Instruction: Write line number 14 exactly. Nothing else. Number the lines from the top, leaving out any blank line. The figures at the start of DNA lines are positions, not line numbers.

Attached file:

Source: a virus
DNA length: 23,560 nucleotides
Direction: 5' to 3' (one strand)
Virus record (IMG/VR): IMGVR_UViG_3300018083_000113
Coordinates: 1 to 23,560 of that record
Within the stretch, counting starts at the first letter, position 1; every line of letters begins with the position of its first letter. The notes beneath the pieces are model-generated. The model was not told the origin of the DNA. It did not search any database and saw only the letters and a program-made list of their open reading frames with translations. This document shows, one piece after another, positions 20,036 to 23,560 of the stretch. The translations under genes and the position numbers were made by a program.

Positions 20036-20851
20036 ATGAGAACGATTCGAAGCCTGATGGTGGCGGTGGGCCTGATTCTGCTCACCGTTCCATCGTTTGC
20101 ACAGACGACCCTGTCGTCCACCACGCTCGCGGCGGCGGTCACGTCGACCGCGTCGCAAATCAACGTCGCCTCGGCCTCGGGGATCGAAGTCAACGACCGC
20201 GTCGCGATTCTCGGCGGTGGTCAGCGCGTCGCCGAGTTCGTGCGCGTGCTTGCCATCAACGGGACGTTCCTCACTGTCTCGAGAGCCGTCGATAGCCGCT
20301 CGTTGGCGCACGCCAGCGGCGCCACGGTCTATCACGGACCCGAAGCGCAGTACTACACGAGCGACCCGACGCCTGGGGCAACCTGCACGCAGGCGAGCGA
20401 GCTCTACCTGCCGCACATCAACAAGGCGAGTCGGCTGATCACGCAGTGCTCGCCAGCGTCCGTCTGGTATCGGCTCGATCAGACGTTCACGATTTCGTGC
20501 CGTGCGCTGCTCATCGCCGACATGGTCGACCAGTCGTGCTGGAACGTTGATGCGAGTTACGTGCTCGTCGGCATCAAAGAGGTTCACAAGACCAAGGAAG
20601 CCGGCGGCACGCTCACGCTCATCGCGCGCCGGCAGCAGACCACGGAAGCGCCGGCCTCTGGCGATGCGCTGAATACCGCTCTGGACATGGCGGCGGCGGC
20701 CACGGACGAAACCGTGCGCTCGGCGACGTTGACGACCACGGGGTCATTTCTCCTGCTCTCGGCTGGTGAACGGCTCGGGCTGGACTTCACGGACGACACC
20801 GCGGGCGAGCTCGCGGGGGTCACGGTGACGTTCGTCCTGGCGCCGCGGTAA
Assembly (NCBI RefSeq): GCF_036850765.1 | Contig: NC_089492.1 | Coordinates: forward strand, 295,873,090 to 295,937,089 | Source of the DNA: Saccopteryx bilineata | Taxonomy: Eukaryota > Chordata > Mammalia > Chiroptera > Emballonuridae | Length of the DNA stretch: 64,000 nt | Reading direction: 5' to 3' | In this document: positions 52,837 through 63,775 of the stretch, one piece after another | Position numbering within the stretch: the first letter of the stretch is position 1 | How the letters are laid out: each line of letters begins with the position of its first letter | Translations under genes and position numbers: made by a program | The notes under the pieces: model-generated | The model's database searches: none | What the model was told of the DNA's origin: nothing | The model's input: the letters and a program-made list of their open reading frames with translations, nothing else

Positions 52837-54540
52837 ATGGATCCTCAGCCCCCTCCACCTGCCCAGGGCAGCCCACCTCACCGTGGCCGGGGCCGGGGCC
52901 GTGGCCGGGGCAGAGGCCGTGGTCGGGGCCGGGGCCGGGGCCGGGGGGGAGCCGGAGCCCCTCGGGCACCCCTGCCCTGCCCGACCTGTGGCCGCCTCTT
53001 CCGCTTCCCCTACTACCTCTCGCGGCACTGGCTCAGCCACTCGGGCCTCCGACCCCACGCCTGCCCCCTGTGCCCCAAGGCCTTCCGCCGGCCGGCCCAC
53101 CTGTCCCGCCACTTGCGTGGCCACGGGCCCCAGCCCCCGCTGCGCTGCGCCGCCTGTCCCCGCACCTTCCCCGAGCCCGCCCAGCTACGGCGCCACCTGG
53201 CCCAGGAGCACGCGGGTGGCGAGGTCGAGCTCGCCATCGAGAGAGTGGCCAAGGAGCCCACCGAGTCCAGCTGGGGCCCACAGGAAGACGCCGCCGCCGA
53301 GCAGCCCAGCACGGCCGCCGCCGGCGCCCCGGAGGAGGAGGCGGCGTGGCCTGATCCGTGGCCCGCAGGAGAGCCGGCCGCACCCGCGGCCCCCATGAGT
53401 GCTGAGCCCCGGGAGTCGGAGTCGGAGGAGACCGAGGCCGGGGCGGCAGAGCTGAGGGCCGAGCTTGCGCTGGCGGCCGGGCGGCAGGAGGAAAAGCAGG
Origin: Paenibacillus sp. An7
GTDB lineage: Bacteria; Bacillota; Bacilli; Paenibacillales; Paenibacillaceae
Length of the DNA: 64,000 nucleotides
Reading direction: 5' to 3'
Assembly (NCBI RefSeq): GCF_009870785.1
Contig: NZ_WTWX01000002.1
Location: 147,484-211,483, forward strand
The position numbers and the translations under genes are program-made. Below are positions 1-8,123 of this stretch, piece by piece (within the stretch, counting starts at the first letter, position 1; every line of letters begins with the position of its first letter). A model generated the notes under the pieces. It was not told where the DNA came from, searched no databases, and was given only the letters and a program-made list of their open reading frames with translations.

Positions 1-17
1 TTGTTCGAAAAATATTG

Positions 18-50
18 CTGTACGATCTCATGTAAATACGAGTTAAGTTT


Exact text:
20601 CCGGCGGCACGCTCACGCTCATCGCGCGCCGGCAGCAGACCACGGAAGCGCCGGCCTCTGGCGATGCGCTGAATACCGCTCTGGACATGGCGGCGGCGGC